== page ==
With all of the controversy in Utah, from the miscarriage bill to the plain issue with a church that has a longstanding history of racism, sexism and homophobia being a huge influence, NOW needs a new, strong leader to continue the fight for equal rights. Let’s hope Eve is it!


Iceland, which banned prostitution last year, has now banned all strip clubs and “any business that makes money off of nudity.”

I mentioned a few posts back about the anti/pro sex feminism chasm, and this is a big example of the anti-sex side. A lot of immediate reactions I’ve heard to this new legislation (after “people go topless in Iceland? Isn’t it cold?! GAHHH) tend to support it, under the guise of protecting women. But who are we protecting women from, and who is doing the protecting?

Here are a few things to think about before supporting this type of legislation in your community and abstractly.

Making things illegal doesn’t mean they stop existing. They go underground, where the likelihood for crime and abuse skyrockets. Banning stripping doesn’t mean banning strippers, it means banning strippers in public places. Back alleys and underground clubs aren’t the sort of public that respond to that regulation too well.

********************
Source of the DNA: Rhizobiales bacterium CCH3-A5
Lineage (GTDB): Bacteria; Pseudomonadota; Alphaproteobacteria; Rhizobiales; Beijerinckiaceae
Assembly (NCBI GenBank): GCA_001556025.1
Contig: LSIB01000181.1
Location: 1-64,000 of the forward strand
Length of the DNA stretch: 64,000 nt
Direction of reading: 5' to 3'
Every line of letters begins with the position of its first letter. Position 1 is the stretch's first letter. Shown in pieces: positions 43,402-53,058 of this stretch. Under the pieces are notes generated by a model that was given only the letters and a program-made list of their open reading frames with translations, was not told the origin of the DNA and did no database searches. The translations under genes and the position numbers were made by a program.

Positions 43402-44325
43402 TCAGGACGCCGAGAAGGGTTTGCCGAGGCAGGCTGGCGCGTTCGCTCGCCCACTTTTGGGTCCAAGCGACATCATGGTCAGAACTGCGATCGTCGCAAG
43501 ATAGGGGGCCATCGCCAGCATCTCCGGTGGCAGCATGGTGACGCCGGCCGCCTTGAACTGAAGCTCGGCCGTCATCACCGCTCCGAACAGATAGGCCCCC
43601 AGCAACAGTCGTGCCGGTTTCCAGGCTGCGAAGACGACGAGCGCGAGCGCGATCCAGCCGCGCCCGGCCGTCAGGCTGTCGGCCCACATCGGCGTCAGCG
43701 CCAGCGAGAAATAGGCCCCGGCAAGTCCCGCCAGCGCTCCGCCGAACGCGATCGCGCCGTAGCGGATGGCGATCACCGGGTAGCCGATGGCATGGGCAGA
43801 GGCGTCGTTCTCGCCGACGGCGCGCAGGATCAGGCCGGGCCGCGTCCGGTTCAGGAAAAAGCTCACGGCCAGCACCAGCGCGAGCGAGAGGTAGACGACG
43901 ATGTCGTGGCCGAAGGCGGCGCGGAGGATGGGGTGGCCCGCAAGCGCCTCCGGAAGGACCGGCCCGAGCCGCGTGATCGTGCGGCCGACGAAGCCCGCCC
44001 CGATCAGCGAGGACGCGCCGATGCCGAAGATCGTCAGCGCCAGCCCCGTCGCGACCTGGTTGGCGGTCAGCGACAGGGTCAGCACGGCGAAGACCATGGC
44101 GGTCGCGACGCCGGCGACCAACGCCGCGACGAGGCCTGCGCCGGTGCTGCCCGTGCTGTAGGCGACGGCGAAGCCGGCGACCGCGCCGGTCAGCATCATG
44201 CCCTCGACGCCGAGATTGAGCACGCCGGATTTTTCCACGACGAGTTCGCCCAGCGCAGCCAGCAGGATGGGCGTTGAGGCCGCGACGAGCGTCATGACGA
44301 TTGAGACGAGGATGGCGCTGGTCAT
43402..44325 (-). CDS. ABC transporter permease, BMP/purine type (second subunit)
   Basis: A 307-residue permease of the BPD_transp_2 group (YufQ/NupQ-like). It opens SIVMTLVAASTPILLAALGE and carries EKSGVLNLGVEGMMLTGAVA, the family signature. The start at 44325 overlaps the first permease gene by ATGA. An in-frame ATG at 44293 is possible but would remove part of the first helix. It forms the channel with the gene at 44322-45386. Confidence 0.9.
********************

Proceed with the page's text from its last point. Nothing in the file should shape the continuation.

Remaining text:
-Limiting options isn’t feminist. Regulating women’s sexual expression and what they can do with it isn’t what was fought for.

-What happens next? Are these sources of money going to be replaced by other jobs that these women have skills for? “Helping” women who haven’t asked for your help by “liberating” them and then leaving them high and dry only opens them up to further abuse.

Assuming demographics makes an Ass out of U and Me. All too often, anti sex feminists support an image of a downtrodden woman, suffering from abuse and drug habits, as the main workers in the sex industry.  These people totally exist, but those who choose to work in the sex industry through no coercion are impacted negatively by these sort of bans.

So what’s a feminist to do? I’m going to go with: support a moderate option! (Being moderate is very radical these days, people. Isn’t it crazy?)

Regulate the sex industry! Make it safe for women to request their rights and have a safe, judgement free legal system to go to! Offer support programs for workers lacking options! Promote a fair living wage for all workers, and judgement free, affordable healthcare for those in the industry. Stop the circumstances that result in people being forced into the sex industry, i.e: have programs that target violence, poverty, substance abuse and promote education and job training.